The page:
So You’re Not Racist, What Next?

The author being cultural and appropriate in Chowk Azam, Pakistan

In this day and age, as a female “person of color” living in a first-world country, I have many opportunities to indulge in the love of Western progressives. Nonetheless, I invite you to look at the big picture, to stop pampering some of us more than we deserve. You’re not racist, good. The next step is to distinguish—really, really distinguish—one “colored” person from another.

Consider the following 21-year-olds:
1. A third-generation Chinese-American or the like.
2. A China-born foreign-raised Chinese-American.
3. An upper-class Chinese educated in international schools, overseas for university.
4. A middle-class Chinese, overseas for university.
5. A middle-class Chinese living in China.
6. A lower-class Chinese living in China.

I have more distinct examples in Africa, South(east) Asia, Central/South America, and many Muslim countries in today’s world. But I’ll stick to Chinese here.

So, are you calling everyone from #1 to #6 “Chinese”? Tell me, among them who has the loudest voice in the West? #1 for sure, followed by #2 and #3, then #4, then #5, then #6. Now,

Does the view of #1 represent that of #6?

No way.

Does #1 outnumber #6?

No way.

I don’t relate to a third-generation Chinese-American any better than I do to an average American. Their grandparents hadn’t fought through the Cultural Revolution. Their parents hadn’t grown up with slogans like “Albania is the bright light of socialism in Europe”; the Tiananmen Square protests of 1989 had meant little in their adolescence. And they—the third-generation Chinese-Americans themselves—haven’t been through exam-oriented education to appreciate critical thinking the way I do. They have no right to represent me in your head. Notice the “in your head” bit: They simply want to talk and have the means to be heard; it’s your job to be informed of not-so-easily-accessible voices and gain a balanced understanding. To do so directly is difficult (among all, it involves learning languages), but the least you can do is be aware of your under-informed self.

Three months ago, it was brought to my attention in a Bostonian racial activist group the case of a White girl wearing a qipao being accused of cultural appropriation. In any such cases, #1 would form the majority of the accusers. #2 and #3 would have split opinions. And #4-7 would like her for wearing the qipao. In fact, #7 would rejoice! But #1 are the loudest, so #4-7’s voices get drowned—and activists end up clamoring in support of #1, thinking they are advocating for the Chinese people. They’re not. Note that the accusing comment that went viral was written by a person named Jeremy Lam. I don’t need to explain the first name; the last name you wouldn’t see in mainland China. Yet he writes:

“My culture is NOT your goddamn prom dress.”

Excuse me, “your” culture? You may be eager to hold onto Chinese culture, but there are healthier ways to do so. Funny how some accusers of cultural appropriation are appropriators themselves—and masters of self-victimization, their army formed by good-hearted, self-critical, but under-informed Western progressives.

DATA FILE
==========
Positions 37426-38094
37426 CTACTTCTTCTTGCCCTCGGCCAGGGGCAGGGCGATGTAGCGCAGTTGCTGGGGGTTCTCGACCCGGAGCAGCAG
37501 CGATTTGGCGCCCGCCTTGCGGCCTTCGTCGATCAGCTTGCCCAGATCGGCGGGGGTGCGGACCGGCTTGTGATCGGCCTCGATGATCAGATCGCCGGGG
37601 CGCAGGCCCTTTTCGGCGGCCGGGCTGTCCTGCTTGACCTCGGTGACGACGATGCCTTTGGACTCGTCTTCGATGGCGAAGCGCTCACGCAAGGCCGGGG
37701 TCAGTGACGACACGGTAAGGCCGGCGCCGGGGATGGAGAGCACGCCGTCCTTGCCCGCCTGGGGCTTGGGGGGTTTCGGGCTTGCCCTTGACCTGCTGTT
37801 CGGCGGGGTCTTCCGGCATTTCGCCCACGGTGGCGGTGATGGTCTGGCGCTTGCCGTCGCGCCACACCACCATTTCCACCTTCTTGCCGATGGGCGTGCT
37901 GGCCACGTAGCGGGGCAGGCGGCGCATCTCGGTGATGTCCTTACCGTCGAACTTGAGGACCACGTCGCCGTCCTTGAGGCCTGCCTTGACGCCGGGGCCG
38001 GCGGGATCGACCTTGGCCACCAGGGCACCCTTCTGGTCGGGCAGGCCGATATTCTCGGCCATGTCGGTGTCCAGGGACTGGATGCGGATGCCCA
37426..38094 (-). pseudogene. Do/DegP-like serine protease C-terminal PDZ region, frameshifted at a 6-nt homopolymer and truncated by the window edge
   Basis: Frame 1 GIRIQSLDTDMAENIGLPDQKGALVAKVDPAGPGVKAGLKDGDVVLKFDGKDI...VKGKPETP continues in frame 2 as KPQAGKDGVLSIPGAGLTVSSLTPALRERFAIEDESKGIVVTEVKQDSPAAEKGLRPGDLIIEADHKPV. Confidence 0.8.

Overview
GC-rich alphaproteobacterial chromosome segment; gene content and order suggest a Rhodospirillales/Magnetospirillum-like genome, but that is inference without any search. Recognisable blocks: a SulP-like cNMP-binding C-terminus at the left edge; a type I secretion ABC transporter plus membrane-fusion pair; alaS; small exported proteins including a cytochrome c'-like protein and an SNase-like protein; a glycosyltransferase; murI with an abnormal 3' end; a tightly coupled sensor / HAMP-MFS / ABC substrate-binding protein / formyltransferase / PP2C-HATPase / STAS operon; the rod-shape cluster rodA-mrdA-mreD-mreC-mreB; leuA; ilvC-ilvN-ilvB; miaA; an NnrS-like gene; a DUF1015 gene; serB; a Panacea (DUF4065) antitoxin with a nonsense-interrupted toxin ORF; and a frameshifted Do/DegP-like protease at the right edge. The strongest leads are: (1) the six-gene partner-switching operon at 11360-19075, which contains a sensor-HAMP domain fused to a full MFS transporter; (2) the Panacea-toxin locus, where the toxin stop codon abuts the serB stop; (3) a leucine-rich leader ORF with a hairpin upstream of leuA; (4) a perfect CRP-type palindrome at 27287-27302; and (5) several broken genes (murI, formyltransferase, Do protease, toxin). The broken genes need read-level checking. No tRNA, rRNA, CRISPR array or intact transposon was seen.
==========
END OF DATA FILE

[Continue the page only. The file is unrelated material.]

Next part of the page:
Indeed, many (not all) White people accused of cultural appropriation have no malicious intent. Their acts, on a global scale, may be loved by many from the culture in question, while the few who have a loud voice accuse them. Activists, please, think before you side with the accusers. And really think, before you become an accuser yourself. As someone from an average Chinese family who moved to Australia as a teenager, I say, wear the qipao all you like. You’re showing me your appreciation of the beauty in Chinese traditional clothing. Go for it.

It’s time to look at each individual in the world as an individual. If your worldview is closer to the right end of the political spectrum, put yourselves in others’ shoes so you can stop seeing others as “others.” If you belong to the left end of spectrum, stop thinking of all non-Whites as “once-bullied colored people.” #7 may have never taken a hot shower, #6 may think of McDonalds as fancy food, while #3 may have never been discriminated against. Not them, not their grandparents. They live a life wealthier than most upper-class White people’s.

Pulitzer Prize-winning journalist Nicholas Kristof said during our breakfast last year, “I don’t like the word ‘advocate.’ ” What he meant was to save your opinionated self and keep an open mind. How? Travel. After all, all media—movies, documentaries, books, articles (like this one), podcasts, etc.—filter information. Traveling? Not so much. That is, if you actually travel. Being a tourist isn’t the same. Living there, volunteering there, learning the languages there, talking to locals outside tourism, avoiding fancy hotels, restaurants, and tours—these form real traveling. Go. Be informed of the great variance in economic and social spectra in third-world countries, so you don’t make a fool of yourself advocating something you should not advocate.

[A note to writers: A third-generation Chinese-American and a White author have equal rights to write about a contemporary youth raised in a village in Qingtian, Zhejiang, China. Unfortunately, truly disadvantaged people from second and third-world countries do not have a voice. That is why we try to tell their stories, to be as accurate as our best research efforts allow us, and to tell them with love. Note that love doesn’t mean all praise. Everyone should be given a chance to do this.]



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